The euro zone maelstrom refuses to end. Thanks to the debt crisis, some Greek officials are contemplating dumping the common currency for the drachma. Meanwhile, Italy and Spain teeter. A decade after the shared currency was heralded as a 21st-century tool for peace and prosperity, it turns out that currency unions aren’t such a hot idea.
Not so fast, though. This is undeniably a period of epic turmoil, and many economists will tell you that sovereign states need sovereign currencies—full stop. But this notion ignores a fundamental truth: Countries with their own currency may have monetary independence, but in reality—as gun battles in Libya, CDOs in the US, and tsunamis in Japan have taught us—we are only becoming more economically intertwined, regardless of what our coins look like.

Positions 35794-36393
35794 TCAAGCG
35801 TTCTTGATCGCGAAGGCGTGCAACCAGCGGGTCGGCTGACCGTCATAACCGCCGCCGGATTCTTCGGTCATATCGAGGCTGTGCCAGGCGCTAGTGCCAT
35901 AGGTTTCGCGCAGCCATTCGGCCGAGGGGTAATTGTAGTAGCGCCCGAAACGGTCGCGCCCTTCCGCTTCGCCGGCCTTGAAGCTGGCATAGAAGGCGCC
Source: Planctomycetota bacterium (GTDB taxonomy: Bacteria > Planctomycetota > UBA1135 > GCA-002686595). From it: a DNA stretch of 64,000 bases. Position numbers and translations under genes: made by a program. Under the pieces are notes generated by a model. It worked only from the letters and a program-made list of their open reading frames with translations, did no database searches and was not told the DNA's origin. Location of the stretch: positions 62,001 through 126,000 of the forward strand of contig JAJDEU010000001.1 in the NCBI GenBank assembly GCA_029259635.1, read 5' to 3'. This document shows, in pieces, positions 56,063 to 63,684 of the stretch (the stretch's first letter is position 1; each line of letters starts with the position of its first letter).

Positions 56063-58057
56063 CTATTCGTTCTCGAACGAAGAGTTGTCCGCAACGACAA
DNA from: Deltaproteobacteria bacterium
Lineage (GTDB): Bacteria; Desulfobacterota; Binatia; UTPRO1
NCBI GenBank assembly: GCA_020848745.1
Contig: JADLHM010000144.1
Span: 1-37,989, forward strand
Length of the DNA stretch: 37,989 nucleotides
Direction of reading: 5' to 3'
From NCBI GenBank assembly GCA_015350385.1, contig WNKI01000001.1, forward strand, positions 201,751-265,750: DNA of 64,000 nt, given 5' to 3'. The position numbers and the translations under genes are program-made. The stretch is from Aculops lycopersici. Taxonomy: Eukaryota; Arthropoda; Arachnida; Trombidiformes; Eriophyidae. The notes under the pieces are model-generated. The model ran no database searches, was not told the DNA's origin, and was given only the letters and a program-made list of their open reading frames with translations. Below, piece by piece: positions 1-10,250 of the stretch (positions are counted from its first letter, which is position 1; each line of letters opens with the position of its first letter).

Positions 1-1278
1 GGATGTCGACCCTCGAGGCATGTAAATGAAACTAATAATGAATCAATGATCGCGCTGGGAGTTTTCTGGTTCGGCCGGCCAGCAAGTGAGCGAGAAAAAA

Step back from the current crisis to consider the long view, and currency unions—or even a single global currency—have a fair share of appeal. A universal medium of exchange could eliminate currency risk and jack up trade. It would mean speculators couldn’t short an individual country’s currency. Exporters wouldn’t have to fret over the gap between a price on a contract and the value of the payment. A single currency could halt spastic swings in prices and end conversion fees, leaving more of the pie for little stuff like R&D and employee health insurance. Oh—and it could put an end to international disputes over currency manipulation. Hello? China?